Hall Of Fame
"I fight aggressively and with my heart, and the fans like that. They
don’t want to see people in there trying to squeak out a victory." - Justin Edwards
Returning to the Octagon this Wednesday for the first time since his October 2012 win over Josh Neer, Justin Edwards minces no words when it comes to his fighting philosophy as he approaches his UFC Fight Night bout against newcomer Brandon Thatch.
“If it was up to me, I’d turn it into a pissing contest every time,” he laughs. “If I had my choice, I’d go out and try to grapple with (Gunnar) Nelson and strike with (Brandon) Thatch, but I have good trainers and good management, and they come up with the game plans, and I’m not allowed to have too much input. (Laughs) But if it turns into a standup battle, I’m ready for it. I think my striking’s underrated, and if I get a chance to prove it in Indianapolis, I will.”
The topic comes up because Thatch arrives in the UFC with six of his nine wins coming by knockout, with the other three ending via submission. So if you’re worrying about his striking, he may submit you, and vice versa, a la Donald Cerrone. But Edwards is unconcerned about what’s ahead of him, whether on the feet or the mat.
“I feel so comfortable with my standup that I don’t see it as a terrible threat,” he said. “I know he (Thatch) is a good striker, but I think I have great defense and my striking’s good as well. If it was up to me, I’d probably have a kickboxing match with him just to prove who’s tougher, but this is MMA, and I’m just gonna go out there and I’m gonna do what I have to do to win. Even though he’s a great striker, we can adjust to that and it won’t be any problem.”
This attitude makes for exciting fights, and Edwards has had his share, but when he talks about listening to his coaches and following a game plan, that doesn’t mean he’s going to stink the place out trying to outpoint his foe. For a prime example, look at the Neer fight. He didn’t stand and trade with the veteran; instead, he used the Iowan’s aggression against me and submitted him in 45 seconds. Exciting, effective, and he listened to his coaches, though one of those coaches – UFC and Strikeforce veteran Jorge Gurgel – isn’t exactly someone who should be criticizing anyone for deviating from a game plan.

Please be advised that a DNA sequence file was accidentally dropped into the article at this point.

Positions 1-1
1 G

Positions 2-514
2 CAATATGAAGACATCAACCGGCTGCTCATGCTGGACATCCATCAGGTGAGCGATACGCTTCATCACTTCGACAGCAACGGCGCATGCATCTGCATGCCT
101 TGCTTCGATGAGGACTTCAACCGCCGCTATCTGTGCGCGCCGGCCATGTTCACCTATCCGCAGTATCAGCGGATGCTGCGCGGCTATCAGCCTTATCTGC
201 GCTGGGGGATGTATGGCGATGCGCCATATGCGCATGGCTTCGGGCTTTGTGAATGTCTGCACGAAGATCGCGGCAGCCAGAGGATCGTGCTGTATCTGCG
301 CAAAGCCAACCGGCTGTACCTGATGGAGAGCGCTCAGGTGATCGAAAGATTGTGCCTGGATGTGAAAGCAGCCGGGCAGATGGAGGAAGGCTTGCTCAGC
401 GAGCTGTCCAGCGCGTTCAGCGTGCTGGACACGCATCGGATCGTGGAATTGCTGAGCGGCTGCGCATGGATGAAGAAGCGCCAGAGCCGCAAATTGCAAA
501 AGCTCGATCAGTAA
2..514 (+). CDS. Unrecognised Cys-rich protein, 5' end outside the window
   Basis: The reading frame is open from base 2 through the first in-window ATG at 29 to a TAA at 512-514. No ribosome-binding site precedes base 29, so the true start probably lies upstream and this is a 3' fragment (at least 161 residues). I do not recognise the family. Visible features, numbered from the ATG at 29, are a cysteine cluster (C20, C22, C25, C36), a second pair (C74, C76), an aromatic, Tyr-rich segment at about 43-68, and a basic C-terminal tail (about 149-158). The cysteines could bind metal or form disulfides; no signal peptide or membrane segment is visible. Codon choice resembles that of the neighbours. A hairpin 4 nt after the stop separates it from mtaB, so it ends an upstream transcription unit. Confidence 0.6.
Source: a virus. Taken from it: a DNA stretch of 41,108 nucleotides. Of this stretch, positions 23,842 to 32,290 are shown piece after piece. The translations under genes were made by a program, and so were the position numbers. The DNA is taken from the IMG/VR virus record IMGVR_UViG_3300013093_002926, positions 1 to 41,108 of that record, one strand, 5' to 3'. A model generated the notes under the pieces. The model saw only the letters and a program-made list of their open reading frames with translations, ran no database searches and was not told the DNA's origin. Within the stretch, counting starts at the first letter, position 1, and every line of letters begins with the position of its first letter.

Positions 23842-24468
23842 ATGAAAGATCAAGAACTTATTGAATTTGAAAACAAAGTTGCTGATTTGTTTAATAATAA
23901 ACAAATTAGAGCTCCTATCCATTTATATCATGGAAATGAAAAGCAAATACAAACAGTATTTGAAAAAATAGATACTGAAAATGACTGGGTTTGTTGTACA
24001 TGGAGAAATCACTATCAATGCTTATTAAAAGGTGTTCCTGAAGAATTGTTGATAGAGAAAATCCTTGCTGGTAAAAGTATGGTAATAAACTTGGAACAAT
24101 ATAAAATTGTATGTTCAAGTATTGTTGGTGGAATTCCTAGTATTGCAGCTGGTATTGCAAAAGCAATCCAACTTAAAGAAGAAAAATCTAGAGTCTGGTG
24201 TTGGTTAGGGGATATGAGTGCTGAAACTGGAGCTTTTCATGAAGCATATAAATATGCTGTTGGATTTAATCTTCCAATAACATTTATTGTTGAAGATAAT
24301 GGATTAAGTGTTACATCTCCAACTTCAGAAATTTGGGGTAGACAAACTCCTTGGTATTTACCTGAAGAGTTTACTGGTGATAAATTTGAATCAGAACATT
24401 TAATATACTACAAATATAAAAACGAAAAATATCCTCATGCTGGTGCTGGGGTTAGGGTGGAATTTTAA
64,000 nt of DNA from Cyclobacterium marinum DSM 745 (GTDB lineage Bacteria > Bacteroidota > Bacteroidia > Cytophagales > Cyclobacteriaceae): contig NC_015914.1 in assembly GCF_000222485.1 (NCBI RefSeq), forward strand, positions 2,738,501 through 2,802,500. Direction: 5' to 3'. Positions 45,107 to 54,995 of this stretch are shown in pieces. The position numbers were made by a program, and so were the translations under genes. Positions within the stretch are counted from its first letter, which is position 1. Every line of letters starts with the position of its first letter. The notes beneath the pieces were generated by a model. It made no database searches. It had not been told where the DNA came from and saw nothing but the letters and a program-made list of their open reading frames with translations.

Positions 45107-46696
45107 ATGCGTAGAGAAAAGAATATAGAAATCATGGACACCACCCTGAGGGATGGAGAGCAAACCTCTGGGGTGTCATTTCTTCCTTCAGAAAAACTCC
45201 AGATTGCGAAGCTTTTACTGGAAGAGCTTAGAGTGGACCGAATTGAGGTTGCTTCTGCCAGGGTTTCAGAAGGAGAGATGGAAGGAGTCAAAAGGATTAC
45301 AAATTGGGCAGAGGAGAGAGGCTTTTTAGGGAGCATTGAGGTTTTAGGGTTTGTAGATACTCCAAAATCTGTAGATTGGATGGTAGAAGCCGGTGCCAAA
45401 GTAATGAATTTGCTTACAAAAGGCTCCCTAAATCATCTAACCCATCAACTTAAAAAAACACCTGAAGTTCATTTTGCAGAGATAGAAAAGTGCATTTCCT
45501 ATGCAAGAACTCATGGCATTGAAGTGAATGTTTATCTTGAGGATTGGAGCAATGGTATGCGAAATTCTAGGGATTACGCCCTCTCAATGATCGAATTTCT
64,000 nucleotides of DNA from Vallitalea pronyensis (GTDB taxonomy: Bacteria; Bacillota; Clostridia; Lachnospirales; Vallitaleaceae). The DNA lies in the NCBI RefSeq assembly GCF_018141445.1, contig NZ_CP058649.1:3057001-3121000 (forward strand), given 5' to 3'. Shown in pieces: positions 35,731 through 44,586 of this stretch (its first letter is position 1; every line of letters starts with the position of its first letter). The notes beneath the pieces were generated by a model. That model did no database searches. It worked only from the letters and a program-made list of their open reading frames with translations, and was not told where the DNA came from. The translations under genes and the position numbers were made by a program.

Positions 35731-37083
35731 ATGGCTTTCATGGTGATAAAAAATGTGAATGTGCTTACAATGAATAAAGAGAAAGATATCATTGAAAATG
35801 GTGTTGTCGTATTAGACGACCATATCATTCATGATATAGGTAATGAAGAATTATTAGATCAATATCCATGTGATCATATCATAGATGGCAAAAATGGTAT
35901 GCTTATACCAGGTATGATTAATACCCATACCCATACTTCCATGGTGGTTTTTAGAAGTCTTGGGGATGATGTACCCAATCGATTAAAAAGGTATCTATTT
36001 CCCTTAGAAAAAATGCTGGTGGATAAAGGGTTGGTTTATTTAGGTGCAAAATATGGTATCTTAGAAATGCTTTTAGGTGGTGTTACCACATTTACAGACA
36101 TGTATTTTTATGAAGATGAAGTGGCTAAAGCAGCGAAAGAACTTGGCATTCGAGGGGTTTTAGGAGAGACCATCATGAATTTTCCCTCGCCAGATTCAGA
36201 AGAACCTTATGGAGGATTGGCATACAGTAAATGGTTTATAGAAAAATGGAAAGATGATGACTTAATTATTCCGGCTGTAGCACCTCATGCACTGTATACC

“He’ll be the first one to tell you, do what I say, not what I do,” laughs Edwards. “He kind of rags on his whole career all the time. He’ll say ‘look what happened to me; don’t be me.’ He says he gets his stubbornness from Brazil.”
A Brazilian Jiu-Jitsu black belt, Gurgel earned a well-deserved reputation for tossing game plans and his ground game out the window in order to put on crowd-pleasing standup battles. So if anyone knows about Edwards’ dilemma, it’s Gurgel. And as “Fast Eddy” returns from an injury-induced layoff, the 30-year-old is learning to slow down and look at the big picture.
“At the beginning of my career, (UFC matchmaker) Joe Silva would call up my management with a fight, it would be four days after my fight, and I’d say set it up,” he said. “I would take it, and I wasn’t really thinking about anything careerwise. I just wanted to prove that I belonged in the UFC.”
On season 13 of The Ultimate Fighter, a strong showing against eventual season winner Tony Ferguson proved that he was ready, but losing by knockout in that bout kept him from being brought back for the series’ Wild Card fight. He went on to fight three times in the second half of 2011, going 1-2, but the win against Neer put him back in business, only to see that momentum fall by the wayside when he was injured and forced out of a February match with unbeaten grappling ace Gunnar Nelson.
“I think that fight (with Neer) might have opened a few eyes, and though I didn’t capitalize on the momentum after it, I still feel that if I string together a bunch of wins, you can’t really deny people if they’re going in there and making progress and winning,” said Edwards. “I would have loved to get Nelson right after that, finish him, and keep the ball rolling. But everybody starts at the bottom, and you just want to work your way up. Some people are too eager and don’t think about it, but I think it (the layoff) could be a good thing because I’m actually a better fighter now. I’m smarter about my training, whereas I may not have been before and been just too bullheaded.
“A lot of it was my eagerness,” he continues. “I was injured in almost all my UFC fights, I was injured on The Ultimate Fighter show, and I really didn’t say anything because I didn’t want them to pull me out of the fights. I learned from that and I don’t have to try to be tough; they (his team) just want me to go in there and perform and win, and so now I’ll just do what I have to do to be the best that I can be when I’m in the cage.”
So is Wednesday’s fight a reintroduction to Justin Edwards or a reminder?
“It’s a little reminder,” he said. “All my fights have been exciting and I get a lot of praise for that. All my fights have been up for Fight of the Night, and I don’t fight smart (Laughs); I fight aggressively and with my heart, and the fans like that. They don’t want to see people in there trying to squeak out a victory; they want to see someone that’s gonna try and finish the whole time, and that’s what I’m gonna do.”